What are some key future growth areas investors should pay attention to and why?
To us this is our longer-term investment in the technology and innovation area that includes aspects of the green economy with EVs, and higher efficiencies of areas of our operations, hence reduced consumption.
Do you see electric and hydrogen as competing or complimentary vehicle technologies?
We see them as complimentary vehicle technologies. As an industry we need as many green technologies as possible. Depending on the mining operations size, location and mining technique (open pit or UG), certain technologies will be more suitable than others and therefore having as many viable options would result in greater use of the new vehicle technologies and hence a greener economy. However it’s crucial both electric and hydrogen vehicles are powered by a clean grid.
What are the most important infrastructure projects needed to speed up the ‘greening’ of the resources industry?
Power Utility companies are the biggest hurdle to greening our industry. Resource companies can only do so much in reducing their footprint, but clean and affordable energy is the biggest hurdle which lies outside of the hands of the resource company that needs to be cleaner. Quebec is a good example where most resource companies have among the lowest greenhouse gas in the industry since their grid is almost exclusively hydropower.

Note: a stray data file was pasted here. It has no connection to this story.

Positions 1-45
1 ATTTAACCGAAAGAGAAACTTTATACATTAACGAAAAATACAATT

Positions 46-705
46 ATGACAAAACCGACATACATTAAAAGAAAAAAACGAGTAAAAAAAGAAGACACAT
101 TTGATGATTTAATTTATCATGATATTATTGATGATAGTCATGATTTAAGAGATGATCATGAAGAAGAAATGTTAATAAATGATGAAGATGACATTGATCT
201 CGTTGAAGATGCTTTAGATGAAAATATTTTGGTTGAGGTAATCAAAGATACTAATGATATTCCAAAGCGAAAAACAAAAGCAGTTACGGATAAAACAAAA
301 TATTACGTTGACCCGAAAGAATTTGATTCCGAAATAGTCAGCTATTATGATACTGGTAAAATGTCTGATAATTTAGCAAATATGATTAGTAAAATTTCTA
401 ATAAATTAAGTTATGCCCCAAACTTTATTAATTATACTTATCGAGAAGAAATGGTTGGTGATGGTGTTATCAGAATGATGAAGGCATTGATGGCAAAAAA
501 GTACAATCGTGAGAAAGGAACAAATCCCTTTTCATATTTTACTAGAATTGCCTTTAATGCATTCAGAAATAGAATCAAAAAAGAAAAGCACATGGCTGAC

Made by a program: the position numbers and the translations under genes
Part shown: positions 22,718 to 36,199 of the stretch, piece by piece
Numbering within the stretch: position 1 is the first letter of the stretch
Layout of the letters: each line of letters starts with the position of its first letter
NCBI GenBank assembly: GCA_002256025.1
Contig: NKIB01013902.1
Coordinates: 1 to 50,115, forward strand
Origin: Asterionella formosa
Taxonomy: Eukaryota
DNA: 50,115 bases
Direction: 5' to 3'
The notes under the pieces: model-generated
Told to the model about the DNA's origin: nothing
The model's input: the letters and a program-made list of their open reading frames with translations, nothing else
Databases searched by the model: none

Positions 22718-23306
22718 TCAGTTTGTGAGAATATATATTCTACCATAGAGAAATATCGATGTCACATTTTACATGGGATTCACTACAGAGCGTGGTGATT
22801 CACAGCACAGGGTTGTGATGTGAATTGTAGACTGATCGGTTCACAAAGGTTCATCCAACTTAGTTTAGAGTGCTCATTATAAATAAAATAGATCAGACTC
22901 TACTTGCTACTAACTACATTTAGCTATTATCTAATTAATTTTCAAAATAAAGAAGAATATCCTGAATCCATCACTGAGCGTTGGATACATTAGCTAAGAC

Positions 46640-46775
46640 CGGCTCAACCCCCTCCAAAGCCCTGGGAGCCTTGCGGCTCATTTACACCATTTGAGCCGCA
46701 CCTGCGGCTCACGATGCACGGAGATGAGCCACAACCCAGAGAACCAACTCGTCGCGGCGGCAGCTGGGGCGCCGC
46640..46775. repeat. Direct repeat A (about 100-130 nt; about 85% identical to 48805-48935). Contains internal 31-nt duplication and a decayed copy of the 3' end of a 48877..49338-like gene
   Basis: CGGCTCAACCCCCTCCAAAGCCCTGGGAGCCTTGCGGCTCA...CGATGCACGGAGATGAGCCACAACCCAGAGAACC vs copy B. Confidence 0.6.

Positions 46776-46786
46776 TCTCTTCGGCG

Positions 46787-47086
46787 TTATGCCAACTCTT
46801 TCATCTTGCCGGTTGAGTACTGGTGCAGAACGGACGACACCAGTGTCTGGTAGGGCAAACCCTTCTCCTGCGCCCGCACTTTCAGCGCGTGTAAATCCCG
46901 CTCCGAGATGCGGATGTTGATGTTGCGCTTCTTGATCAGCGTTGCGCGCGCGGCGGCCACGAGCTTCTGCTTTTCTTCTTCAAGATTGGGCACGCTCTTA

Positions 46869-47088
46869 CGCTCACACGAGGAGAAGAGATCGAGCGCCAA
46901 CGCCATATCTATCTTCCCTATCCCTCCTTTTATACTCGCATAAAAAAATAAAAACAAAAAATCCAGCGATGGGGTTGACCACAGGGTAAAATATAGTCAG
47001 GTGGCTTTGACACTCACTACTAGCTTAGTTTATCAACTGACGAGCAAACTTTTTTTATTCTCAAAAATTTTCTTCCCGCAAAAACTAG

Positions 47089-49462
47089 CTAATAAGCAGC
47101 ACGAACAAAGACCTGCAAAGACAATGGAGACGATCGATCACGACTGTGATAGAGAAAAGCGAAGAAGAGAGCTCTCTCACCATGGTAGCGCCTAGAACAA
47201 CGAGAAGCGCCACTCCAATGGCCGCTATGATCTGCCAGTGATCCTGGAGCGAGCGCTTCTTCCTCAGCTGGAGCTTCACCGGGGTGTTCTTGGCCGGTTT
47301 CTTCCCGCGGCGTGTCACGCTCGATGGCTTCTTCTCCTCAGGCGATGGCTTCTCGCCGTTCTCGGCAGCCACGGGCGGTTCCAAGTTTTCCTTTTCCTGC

Can you describe an initiative or project you are involved with that will ‘green’ your operations?
In Victoria, it has been encouraging to see more renewables coming online into the grid mix. Until that fully evolves, we have been exploring partnerships for renewable power. Fosterville also minimized the water draw from the environment and utilizes recycled municipal water to run our operations. In Canada, our Ontario based projects are moving towards electrification. Ontario’s grid is clean and moving towards battery electric truck and trolley assist are ways the site can reduce our greenhouse gases. We are working with our utility providers to increase the supply in our transmission lines to gear up for this electrification movement. The operations are also looking to increase recycling and reduce what ends up in landfill. All our sites maintain our air, noise and water discharges well within the guidelines provided to ensure a healthy community. We also have particular emphasis on rehabilitation and progressive rehabilitation as we operate to minimize the surface disturbance during operation and during closure.